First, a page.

“…. great acting is like painting. In the great masters of fine art one can see the small gesture of a finger, the turn of a head, the vitriolic stare, the glazed eye, the pompous mouth, the back bending under a fearful load. In every swerve of a painter’s brush, there is an abundance of life…not imitation – that is merely caricature – and any fool can be a mimic! But creation is a secret. The better, the truer the creation, the more it will resemble a great painter’s immortal work” – Charles Laughton
When I originally read this quote by Laughton some years ago,* it was the first time that I had seen a major actor talk about the craft in artistic terms. Most big name stars disparaged their work, an expression of their own self-loathing at the preposterous rewards they received. But Laughton was different, one gets the impression that he would have been performing regardless of whether he gained critical or commercial success. He openly showed passion and respect for acting and, crucially, that acting could be art and that actors could be artists. This opens up all sorts of possibilities about how actors should think about themselves and their work, that they need not be drones, churning through one casting after another, that there is something else, something more. Actors can strive for different kinds of goals, technical and aesthetic, as well as for creative independence. They aren’t just employees, but individual creative artists creating a body of work in the same way that painters do.** Further, Laughton illustrates that being an artist doesn’t mean that you have to be solipsistic and without an audience (which is the usual complaint). After all, he had been one of the most popular actors of his generation, in Hollywood and previously on stage in the West End.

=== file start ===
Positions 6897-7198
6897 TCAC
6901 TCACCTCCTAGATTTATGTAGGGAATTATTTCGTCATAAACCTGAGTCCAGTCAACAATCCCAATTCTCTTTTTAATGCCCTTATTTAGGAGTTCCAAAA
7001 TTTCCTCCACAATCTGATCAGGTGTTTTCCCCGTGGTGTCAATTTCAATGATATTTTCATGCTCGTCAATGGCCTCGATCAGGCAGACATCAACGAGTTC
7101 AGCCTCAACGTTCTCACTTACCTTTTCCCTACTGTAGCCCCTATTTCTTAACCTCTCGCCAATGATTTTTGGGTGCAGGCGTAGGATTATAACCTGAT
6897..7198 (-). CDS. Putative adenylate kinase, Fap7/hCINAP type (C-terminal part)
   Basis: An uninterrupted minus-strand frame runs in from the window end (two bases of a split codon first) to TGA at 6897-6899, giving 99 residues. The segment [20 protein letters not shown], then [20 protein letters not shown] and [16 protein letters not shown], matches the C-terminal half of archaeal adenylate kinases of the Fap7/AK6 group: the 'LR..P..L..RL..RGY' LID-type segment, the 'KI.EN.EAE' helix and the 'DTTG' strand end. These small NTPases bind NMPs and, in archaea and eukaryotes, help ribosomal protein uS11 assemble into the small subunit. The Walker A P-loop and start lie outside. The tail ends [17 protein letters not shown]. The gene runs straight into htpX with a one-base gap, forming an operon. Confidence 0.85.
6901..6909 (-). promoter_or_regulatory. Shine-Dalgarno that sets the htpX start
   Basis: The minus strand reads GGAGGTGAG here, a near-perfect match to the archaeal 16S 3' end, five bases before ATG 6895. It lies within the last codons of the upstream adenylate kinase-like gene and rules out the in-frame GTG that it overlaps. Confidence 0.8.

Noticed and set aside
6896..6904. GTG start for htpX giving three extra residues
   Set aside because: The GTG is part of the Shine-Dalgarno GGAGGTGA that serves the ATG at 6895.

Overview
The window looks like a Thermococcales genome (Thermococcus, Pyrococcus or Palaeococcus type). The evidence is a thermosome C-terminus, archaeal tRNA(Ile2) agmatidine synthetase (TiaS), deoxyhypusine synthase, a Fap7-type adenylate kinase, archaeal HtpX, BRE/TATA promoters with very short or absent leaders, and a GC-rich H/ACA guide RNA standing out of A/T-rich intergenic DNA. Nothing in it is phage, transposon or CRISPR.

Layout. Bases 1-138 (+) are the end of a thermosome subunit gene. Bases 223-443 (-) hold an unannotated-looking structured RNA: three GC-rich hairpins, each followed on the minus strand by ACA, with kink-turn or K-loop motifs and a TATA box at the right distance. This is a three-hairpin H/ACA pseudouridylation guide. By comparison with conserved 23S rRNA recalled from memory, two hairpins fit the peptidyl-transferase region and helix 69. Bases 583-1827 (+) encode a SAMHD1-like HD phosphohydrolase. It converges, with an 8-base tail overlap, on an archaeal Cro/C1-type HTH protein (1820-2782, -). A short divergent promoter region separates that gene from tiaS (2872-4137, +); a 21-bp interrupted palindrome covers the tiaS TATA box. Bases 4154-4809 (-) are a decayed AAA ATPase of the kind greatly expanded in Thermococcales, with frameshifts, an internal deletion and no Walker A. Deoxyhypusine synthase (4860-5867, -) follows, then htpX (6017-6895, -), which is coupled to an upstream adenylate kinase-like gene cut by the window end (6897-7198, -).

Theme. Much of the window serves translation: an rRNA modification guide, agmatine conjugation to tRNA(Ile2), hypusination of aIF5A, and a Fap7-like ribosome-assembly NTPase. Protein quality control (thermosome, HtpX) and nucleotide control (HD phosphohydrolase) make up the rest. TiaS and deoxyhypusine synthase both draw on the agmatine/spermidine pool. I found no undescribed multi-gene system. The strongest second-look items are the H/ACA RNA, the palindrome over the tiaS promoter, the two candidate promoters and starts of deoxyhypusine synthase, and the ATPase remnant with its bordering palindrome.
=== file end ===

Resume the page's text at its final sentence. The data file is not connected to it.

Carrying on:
Charles Laughton is the ultimate actor-artist, and an embodiment of the creative values he espoused. He is an example to us all.
*in a biography of him by Simon Callow, the best book on acting there is.
**Remember too that he directed Night Of The Hunter, one of the great American films of it’s time.